President Joe Biden and other western leaders announced plans to further isolate Russia from the global trading system.
This is in response to President V. Putin’s invasion of Ukraine.
Further stating, they would cut off normal trade relations and take other steps to cut off Russia’s ties to the global economy.
The sanctions imposed on Russia would enable nations to apply higher tariffs on Isolate Russia exports. Additionally, banning Russia from borrowing money from multinational institutions, like the International Monetary Fund and the World Bank.
The European Union and other groups of 7 countries have agreed upon these terms.
Mr. Biden also shut down new trade routes between the US and Russia, including profitable imports such as seafood, vodka, and some diamonds.
According to the White House, this would cost Russia more than $1 billion in annual export sales.
Luxury items such as high-end watches, automobiles, alcohol, jewelry, and apparel will also be banned from being exported to Russia and Belarus. The European Union has imposed its own set of restrictions, including a ban on Russian iron and steel imports.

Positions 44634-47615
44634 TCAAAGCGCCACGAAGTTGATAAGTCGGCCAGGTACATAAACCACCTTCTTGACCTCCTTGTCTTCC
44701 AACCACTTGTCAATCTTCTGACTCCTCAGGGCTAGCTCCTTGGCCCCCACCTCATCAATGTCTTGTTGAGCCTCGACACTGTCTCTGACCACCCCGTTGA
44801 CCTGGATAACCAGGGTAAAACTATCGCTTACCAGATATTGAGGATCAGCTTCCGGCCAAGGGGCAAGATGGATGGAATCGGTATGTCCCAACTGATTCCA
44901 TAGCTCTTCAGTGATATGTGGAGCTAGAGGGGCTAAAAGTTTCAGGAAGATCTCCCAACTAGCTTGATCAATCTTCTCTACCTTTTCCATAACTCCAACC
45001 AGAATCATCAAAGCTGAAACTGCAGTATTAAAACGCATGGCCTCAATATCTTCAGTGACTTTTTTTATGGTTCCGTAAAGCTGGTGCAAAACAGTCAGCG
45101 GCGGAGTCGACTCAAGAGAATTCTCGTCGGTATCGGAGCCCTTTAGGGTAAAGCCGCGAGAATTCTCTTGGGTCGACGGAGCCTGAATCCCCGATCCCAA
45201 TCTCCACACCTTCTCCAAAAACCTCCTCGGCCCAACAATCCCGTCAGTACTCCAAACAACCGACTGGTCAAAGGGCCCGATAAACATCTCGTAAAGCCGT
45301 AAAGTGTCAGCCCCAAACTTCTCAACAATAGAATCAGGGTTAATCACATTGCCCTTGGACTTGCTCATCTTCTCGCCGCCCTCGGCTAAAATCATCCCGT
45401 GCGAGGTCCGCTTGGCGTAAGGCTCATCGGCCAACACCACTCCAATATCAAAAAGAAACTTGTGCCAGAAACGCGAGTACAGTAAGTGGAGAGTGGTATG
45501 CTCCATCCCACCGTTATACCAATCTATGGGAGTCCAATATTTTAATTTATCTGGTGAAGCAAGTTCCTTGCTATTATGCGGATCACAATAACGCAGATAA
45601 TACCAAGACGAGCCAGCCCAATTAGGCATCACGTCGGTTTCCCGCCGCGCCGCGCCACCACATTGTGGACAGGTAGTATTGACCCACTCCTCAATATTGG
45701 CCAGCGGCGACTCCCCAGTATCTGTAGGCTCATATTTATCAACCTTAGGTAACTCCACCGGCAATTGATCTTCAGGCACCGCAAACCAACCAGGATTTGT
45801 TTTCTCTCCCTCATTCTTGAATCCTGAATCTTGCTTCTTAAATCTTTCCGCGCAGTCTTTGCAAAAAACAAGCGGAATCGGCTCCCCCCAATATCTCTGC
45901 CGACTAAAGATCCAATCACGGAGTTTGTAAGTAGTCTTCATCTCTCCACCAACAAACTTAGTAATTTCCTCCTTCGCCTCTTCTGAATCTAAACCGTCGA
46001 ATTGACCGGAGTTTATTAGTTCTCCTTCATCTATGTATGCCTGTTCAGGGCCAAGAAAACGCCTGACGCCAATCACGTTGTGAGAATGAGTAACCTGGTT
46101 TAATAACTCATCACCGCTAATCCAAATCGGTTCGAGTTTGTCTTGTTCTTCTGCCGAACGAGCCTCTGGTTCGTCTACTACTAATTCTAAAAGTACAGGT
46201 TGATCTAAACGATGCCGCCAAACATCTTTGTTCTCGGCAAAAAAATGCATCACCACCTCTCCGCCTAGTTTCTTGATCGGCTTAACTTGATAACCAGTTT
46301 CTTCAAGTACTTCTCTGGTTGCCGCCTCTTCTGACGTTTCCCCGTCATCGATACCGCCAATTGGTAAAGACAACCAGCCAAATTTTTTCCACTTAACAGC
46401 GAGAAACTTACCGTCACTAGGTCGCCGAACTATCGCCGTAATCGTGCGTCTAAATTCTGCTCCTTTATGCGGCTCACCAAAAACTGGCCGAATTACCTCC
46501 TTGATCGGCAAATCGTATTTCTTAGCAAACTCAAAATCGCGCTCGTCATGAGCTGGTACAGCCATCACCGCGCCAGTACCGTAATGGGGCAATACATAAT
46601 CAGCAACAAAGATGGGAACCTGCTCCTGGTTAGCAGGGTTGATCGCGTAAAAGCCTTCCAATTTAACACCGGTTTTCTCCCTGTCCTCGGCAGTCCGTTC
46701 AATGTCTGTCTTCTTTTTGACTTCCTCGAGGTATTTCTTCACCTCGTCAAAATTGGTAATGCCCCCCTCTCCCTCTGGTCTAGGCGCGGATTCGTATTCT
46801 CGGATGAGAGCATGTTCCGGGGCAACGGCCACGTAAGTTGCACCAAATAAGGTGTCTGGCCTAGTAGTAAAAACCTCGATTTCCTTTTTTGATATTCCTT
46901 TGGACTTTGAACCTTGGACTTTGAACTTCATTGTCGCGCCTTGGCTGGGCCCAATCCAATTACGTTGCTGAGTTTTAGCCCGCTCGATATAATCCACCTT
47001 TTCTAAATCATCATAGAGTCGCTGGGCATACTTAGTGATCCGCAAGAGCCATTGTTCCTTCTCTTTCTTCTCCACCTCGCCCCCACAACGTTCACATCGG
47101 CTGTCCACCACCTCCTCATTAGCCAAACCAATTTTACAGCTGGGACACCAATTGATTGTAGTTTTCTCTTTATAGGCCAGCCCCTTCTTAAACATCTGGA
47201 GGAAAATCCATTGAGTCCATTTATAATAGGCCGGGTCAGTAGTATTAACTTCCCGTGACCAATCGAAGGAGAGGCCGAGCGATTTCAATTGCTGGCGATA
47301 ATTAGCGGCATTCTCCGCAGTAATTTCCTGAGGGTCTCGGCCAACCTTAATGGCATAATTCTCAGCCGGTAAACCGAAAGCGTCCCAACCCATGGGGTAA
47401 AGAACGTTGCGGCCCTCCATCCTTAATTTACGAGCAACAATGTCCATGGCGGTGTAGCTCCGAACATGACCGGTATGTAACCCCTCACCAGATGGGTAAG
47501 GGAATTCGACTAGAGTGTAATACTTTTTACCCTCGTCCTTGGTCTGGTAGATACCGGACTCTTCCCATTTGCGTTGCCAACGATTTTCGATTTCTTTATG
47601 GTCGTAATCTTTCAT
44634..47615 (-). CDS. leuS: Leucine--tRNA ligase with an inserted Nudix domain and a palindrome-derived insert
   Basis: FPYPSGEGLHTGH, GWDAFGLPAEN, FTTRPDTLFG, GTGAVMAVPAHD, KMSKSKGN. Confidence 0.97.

The steps, according to Mr. Biden, “will be another great loss to the Russian economy.” He said that Russia was “already suffering very hard” as a result of the sanctions and that the Russian stock market still hadn’t opened as a result of the West’s economic pressure.
Mr. Biden predicts that once it opens, “it will blow up.”
However, the White House has been under pressure to respond to Russian strikes in Ukraine.
Russia’s special trade position comes from its membership in the World Trade Organization. This allows all members to offer each other “most favored nation” trading status. Thus, allowing goods to move freely between countries at lower tariff rates.
According to Chad P. Bown, a senior fellow at the Peterson Institute for International Economics, the measure would increase US duties on Russian goods from 3% to almost 32%.
“However, because the United States is not a particularly large export destination for Russian products, the trade impact of such a tariff hike on Russia would be limited,” he said.
In 2019, Russia was the 20th-largest provider of goods to the United States, shipping mainly energy and mineral exports.